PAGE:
Wednesday, March 09, 2011

Bernard Wood and Terry Harrison on Early Human Origins

Bernard Wood and Terry Harrison, two of the preeminent scholars in the study of human origins think that we are assimilating too many fossils into our family tree. In an article in PhysOrg, the author writes:
The paper, "The evolutionary context of the first hominins," reconsiders the evolutionary relationships of fossils named Orrorin, Sahelanthropus and Ardipithecus, dating from four to seven million years ago, which have been claimed to be the earliest human ancestors. Ardipithecus, commonly known as "Ardi," was discovered in Ethiopia and was found to be radically different from what many researchers had expected for an early human ancestor. Nonetheless, the scientists who made the discovery were adamant it is a human ancestor.
Wood and Harrison have a point here. One of the things that we castigate those that are unfamiliar with evolutionary theory about is “unilineal” thinking—that you can have transitional forms in the fossil record that do not reflect direct ancestry but “collateral” ancestry. This is especially true in the transition from the late theropod dinosaurs to birds. Yet, because we are talking about our own lineage, we tend to slip into a unileal way of thinking. Witness the brouhaha about Ida last year. Everyone wanted to roll her into the human fossil line even though there was no concrete evidence of such.

This does not mean that Sahelanthropus, Orrorin and Ardipithecus are not transitional. It just means that there is no direct evidence that they are ancestral to the human line. In the article, Wood and Harrison write:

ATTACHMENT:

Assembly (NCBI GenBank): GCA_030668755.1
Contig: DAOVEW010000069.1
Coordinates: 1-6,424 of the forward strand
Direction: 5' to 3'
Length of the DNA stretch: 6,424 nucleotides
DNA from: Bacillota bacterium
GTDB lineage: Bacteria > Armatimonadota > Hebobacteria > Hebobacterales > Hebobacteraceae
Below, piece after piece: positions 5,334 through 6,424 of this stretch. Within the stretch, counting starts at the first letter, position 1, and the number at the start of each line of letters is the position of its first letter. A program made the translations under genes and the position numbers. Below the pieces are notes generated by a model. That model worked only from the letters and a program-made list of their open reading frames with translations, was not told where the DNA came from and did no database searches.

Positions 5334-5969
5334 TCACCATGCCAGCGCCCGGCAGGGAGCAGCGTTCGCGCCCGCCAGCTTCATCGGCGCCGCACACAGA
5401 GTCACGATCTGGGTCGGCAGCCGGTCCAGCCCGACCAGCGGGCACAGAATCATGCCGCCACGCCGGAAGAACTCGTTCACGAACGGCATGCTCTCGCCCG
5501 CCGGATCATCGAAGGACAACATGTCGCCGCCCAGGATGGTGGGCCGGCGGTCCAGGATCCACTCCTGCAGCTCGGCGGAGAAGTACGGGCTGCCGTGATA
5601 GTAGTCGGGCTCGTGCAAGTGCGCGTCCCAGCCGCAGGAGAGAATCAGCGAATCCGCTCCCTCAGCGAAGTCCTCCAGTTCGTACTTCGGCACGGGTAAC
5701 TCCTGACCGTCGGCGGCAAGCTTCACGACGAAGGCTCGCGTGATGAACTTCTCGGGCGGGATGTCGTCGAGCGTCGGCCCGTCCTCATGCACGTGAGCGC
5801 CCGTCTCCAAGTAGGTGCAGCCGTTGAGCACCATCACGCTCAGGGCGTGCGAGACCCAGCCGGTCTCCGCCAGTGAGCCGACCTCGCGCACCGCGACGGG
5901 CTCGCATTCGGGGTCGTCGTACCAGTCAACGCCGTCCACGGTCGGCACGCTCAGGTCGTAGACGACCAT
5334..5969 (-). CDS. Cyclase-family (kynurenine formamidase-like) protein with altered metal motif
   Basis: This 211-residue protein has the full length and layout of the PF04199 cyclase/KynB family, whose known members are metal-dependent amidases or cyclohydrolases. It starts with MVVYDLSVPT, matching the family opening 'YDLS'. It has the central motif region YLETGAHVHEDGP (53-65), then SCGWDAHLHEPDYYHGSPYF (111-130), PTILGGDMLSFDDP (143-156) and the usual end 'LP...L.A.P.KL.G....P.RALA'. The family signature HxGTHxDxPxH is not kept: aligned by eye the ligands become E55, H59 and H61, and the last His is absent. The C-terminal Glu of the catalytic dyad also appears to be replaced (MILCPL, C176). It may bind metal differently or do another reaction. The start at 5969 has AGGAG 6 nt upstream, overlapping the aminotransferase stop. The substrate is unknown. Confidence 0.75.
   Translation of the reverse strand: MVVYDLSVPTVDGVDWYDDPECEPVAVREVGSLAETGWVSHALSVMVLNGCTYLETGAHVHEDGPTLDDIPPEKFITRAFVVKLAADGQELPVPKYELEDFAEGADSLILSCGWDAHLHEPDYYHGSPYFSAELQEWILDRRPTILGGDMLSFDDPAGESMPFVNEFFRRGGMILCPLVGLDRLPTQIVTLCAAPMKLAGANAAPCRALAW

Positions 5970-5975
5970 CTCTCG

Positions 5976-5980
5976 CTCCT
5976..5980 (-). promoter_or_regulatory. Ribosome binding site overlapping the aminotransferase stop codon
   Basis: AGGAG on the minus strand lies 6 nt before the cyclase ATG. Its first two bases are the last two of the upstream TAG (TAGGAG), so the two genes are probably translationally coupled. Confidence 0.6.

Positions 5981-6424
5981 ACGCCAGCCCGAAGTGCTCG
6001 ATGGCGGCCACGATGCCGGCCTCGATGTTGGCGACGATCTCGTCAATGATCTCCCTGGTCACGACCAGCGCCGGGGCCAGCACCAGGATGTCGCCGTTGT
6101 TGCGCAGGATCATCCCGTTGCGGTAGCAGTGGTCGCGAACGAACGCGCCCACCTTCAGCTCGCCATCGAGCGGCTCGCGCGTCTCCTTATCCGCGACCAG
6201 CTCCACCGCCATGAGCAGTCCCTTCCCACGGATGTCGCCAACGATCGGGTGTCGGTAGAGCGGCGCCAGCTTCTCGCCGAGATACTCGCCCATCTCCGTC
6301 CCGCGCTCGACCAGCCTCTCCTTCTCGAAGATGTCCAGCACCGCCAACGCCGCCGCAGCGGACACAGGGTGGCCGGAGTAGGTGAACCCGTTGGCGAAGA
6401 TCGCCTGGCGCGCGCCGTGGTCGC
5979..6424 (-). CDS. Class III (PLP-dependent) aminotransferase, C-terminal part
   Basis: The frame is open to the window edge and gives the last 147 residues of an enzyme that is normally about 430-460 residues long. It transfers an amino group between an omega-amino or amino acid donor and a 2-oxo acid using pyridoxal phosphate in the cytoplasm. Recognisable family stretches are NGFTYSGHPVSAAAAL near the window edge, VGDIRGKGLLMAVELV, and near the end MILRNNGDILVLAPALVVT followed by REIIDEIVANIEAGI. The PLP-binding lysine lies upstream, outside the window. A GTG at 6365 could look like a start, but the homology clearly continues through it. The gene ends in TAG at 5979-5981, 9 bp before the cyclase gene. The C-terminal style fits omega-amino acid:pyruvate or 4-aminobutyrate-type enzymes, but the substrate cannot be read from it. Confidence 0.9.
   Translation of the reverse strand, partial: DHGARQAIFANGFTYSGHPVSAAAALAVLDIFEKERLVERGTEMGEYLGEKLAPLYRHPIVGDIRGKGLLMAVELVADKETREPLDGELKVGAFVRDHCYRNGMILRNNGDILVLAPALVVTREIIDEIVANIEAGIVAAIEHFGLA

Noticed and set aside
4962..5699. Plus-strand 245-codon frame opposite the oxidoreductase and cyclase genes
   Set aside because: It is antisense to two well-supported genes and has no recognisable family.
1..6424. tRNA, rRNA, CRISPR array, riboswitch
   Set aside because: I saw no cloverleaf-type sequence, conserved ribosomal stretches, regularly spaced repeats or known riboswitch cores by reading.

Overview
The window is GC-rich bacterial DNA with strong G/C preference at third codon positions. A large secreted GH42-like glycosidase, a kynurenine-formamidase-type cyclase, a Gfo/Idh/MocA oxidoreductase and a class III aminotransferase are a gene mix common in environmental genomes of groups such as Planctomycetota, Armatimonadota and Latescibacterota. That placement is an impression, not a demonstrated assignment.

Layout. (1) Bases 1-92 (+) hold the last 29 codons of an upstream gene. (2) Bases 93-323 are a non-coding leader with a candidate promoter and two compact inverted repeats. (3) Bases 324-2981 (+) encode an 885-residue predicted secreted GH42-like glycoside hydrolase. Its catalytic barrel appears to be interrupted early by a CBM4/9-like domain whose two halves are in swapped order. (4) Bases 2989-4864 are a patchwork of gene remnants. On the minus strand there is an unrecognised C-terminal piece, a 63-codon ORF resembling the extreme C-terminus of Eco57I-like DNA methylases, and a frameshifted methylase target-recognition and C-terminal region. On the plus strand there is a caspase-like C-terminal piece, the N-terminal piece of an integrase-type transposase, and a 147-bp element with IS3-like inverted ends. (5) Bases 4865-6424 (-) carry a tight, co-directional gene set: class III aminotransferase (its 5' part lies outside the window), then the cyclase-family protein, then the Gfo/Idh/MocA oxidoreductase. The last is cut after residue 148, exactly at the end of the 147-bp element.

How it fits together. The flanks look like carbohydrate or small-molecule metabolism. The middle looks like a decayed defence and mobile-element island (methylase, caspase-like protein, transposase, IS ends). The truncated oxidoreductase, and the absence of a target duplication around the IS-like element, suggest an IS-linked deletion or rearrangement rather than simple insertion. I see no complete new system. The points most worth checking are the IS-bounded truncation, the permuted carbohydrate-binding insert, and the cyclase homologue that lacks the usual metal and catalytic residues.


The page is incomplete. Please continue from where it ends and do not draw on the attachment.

There is no reason why higher primate evolution in Africa in the past ten million years should not mirror the complexity observed in the evolutionary histories of other mammals during the same time period. Nor is there any reason, especially with the lessons from Ramapithecus and Oreopithecus fresh in the minds of researchers, to assume that hominins should not be prone to the same limitations and uncertainties of phylogenetic analysis as other fossil primates.1
This does not make them any less worthy of study or of producing excitement in the palaeoanthropological community.

1Wood B., Harrison T. (2011) The evolutionary context of the first hominins. Nature 470:347-352.

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  1. It's my impression that palaeoanthropologists apply cladistic methods less than other palaeo- or neontologists. Any reason why this might be, James? Why the reluctance to adopt cladistic methods among palaeoanthropologists?

  2. Good question, Jordan. Many of the seminal discoveries were made and trees derived in the 1970s and 1980s, when cladistics was in its infancy. Consequently, palaeoanthropologists have been slow to adopt this line of thinking.

    The other reason is that speciation tends to be a slow process and most cladistic analysis is applied to transitions at the class or order level (e.g. dinosaurs to birds) when resolution is somewhat lacking. In hominin evolution, there is considerable disagreement as to how many species there are because the changes are somewhat subtle. In studying the transition to modern humans, when a cladistic model was employed (recent African evolution), it was disputed on the methodological level because there is disagreement about how species form.

    At the higher level, cladistics can be applied without necessarily describing anagenetic or cladogenetic speciation because you are talking about tens of millions of years. At the lower level, where you are talking about hundreds of thousands of years, some workers see evidence of anagenesis and some see evidence of cladogenesis—sometimes in the same set of fossils.

    Clear as mud?